The Willow Fund: Hard Lessons on Pitfalls of Credit Default Swaps
A year ago, investors in a UBS sponsored closed-end fund called the Willow Fund learned that the fund – which had assets of nearly $500 million in 2006 – was being liquidated.
The Willow Fund’s portfolio specialized in distressed debt instruments; losses of almost 80% began to pile up in the first three quarters of 2012 after the fund’s longtime manager suddenly switched investment strategies, abandoning corporate debt markets for bad derivatives trades. Meanwhile, investors in the Willow Fund – many of whom never realized they had been holding a portfolio filled with risky bets against the debt of European nations – were left with huge financial losses.
Gretchen Morgenson of the New York Times writes about the Willow Fund in a March 30 article. Her story serves as a cautionary tale for investors about credit default swaps and what can happen when a portfolio manager makes a sudden change in investing strategies.
Above all, the story raises questions on how the Willow Fund’s independent directors sat idly by as the fund manager took on more and more risks in the fund.
One of the investors in the Willow Fund was 70-year-old Ken Boudreau who began investing in the fund in 2009 for a total of $350,000. His losses now are $300,000. He has since filed an arbitration case against UBS.
As reported in the New York Times article, Boudreau said his UBS brokers told him that the fund’s investment in distressed debt securities positioned it well for gains in 2009 as the economy recovered from the credit crisis. The experience and track record of Sam S. Kim, the portfolio manager overseeing the Willow Fund since it began operations in 2000, was another selling point. Kim was expert at analyzing distressed debt instruments, or so the UBS brokers told Boudreau.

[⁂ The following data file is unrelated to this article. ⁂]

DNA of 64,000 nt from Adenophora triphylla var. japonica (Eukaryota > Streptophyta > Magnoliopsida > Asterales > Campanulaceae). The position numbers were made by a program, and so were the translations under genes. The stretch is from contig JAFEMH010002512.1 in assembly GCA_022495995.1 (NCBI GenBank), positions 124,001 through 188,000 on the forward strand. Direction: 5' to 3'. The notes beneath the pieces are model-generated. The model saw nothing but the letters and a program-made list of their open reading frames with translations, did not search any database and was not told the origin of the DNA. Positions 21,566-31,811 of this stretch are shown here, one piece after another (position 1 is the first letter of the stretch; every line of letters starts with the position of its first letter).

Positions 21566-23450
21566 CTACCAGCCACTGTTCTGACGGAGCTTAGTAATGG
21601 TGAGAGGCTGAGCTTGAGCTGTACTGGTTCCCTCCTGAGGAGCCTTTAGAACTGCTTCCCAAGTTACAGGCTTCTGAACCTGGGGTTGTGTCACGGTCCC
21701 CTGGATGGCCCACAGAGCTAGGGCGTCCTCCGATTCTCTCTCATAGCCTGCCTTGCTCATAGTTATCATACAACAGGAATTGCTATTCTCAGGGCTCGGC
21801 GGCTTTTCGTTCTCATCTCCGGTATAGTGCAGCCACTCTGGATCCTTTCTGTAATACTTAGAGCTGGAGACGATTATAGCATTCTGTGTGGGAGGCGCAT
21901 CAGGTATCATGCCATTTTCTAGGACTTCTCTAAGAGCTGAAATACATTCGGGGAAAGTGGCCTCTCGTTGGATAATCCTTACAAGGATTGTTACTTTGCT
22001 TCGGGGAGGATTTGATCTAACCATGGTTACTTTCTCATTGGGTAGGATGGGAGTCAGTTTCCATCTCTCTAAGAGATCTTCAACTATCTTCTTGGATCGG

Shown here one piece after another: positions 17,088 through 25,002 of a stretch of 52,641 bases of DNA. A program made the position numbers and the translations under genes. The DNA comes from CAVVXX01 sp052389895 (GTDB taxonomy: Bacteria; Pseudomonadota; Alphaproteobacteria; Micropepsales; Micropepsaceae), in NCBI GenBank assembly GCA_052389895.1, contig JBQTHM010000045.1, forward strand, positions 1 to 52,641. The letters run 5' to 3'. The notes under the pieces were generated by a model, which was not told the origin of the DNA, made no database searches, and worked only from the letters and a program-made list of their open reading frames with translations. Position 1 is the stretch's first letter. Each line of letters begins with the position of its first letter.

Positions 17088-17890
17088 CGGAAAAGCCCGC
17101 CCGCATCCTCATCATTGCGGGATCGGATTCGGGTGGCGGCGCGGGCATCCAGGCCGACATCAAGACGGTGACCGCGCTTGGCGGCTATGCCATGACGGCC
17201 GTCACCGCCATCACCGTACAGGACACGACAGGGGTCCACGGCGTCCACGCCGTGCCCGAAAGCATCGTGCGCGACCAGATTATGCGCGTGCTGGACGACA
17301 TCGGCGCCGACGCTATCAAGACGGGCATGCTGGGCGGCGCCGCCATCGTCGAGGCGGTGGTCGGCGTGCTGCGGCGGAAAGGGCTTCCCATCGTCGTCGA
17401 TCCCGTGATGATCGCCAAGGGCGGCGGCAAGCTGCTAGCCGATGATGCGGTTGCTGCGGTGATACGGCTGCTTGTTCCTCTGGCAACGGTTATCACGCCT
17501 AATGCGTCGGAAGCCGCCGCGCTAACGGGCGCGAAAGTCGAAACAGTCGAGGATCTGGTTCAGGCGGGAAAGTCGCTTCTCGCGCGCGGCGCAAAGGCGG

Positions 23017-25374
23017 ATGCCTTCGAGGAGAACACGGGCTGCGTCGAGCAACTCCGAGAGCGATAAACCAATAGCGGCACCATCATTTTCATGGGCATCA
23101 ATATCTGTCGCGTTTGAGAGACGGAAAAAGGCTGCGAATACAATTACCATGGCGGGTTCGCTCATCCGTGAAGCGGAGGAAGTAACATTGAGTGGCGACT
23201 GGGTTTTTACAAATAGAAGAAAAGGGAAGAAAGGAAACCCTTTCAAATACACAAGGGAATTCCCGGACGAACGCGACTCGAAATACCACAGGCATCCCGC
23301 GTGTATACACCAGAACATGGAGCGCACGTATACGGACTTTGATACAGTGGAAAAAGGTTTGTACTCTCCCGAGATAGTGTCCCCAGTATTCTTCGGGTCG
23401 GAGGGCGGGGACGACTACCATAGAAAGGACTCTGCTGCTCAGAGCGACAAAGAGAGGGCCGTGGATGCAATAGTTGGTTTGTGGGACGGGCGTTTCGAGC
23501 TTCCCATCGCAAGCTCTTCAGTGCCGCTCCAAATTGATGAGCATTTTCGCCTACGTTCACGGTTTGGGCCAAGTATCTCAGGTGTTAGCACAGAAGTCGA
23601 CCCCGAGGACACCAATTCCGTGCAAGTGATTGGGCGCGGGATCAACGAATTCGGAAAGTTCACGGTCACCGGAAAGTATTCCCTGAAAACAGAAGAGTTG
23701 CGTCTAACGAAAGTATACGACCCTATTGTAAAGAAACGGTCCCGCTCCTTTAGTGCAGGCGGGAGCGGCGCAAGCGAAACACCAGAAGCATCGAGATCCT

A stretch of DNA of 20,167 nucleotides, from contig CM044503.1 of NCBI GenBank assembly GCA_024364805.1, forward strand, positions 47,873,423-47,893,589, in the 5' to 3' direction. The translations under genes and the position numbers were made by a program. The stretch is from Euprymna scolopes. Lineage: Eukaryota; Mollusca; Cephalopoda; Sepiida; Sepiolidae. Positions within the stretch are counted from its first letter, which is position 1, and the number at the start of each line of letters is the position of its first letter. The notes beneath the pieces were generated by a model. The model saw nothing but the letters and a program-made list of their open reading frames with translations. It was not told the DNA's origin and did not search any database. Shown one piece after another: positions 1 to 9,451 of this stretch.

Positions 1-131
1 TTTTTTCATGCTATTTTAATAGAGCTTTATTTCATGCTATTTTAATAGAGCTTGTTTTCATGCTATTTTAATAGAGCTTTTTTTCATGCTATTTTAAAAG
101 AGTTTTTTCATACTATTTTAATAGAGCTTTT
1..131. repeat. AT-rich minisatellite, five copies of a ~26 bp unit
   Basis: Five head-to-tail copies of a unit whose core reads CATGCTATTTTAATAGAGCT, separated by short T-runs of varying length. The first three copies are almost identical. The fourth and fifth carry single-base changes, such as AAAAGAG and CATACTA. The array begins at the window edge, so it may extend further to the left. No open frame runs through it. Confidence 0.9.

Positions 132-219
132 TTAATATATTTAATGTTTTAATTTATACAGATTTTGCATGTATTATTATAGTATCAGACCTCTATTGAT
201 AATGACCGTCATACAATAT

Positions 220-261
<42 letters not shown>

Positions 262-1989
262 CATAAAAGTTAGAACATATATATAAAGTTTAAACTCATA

“I try to be a disciplined buyer and seller, buying in when markets are down,” Boudreau said in the New York Times story. “In mid-2009, distressed debt seemed to me a home run.”
That might have very well been true had the fund’s manager not opted to take on credit default swaps on government debt of Germany, Sweden, France, Spain and other nations. In these trades, Kim was buying a type of insurance against the nations’ defaulting; his investors would benefit if problems in those nations worsened.
In 2006, credit default swaps amounted to 0.18% percent of the Willow Fund. In 2007, however, the Willow Fund’s exposure to credit default swaps began to skyrocket. That same year, the Willow Fund began to see losses: 9.1%, and then 18% in 2008 when the credit crisis hit. That year, the Willow Fund had $106 million in unrealized losses on credit default swaps.
By the end of 2008, corporate bonds amounted to only 6% of the fund’s portfolio, down from 29% a year earlier. The value of the credit default swaps, meanwhile, had mushroomed to 25% of the portfolio from 2.6%in 2007. By 2009, when Boudreau started putting his money into the Willow Fund, credit default swaps amounted to an astonishing 43% of its portfolio.
Lawyers for some of the investors who have filed arbitration claims involving the Willow Fund contend that the fund’s disclosures and UBS failed to sufficiently warn investors about the substantial risks associated with credit default swaps and the investing strategy that employed these swaps. Moreover, they say investors were never adequately informed about the growing value of the credit default swaps in the fund’s portfolio.